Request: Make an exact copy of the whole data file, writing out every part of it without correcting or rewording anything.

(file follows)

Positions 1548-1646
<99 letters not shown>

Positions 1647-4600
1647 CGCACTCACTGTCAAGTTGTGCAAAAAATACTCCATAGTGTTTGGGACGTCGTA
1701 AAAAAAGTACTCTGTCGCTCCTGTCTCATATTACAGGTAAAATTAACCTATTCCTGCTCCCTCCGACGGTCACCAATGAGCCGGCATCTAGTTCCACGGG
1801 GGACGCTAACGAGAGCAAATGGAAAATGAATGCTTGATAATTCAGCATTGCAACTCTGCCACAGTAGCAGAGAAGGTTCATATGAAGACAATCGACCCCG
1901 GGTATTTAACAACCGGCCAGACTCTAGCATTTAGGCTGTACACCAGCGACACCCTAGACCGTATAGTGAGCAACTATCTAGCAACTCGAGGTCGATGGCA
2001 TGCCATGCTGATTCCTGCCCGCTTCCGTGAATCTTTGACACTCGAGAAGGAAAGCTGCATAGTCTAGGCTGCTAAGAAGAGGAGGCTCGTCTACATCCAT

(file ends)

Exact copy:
Positions 1548-1646
<99 letters not shown>

Positions 1647-4600
1647 CGCACTCACTGTCAAGTTGTGCAAAAAATACTCCATAGTGTTTGGGACGTCGTA
1701 AAAAAAGTACTCTGTCGCTCCTGTCTCATATTACAGGTAAAATTAACCTATTCCTGCTCCCTCCGACGGTCACCAATGAGCCGGCATCTAGTTCCACGGG
1801 GGACGCTAACGAGAGCAAATGGAAAATGAATGCTTGATAATTCAGCATTGCAACTCTGCCACAGTAGCAGAGAAGGTTCATATGAAGACAATCGACCCCG
1901 GGTATTTAACAACCGGCCAGACTCTAGCATTTAGGCTGTACACCAGCGACACCCTAGACCGTATAGTGAGCAACTATCTAGCAACTCGAGGTCGATGGCA
2001 TGCCATGCTGATTCCTGCCCGCTTCCGTGAATCTTTGACACTCGAGAAGGAAAGCTGCATAGTCTAGGCTGCTAAGAAGAGGAGGCTCGTCTACATCCAT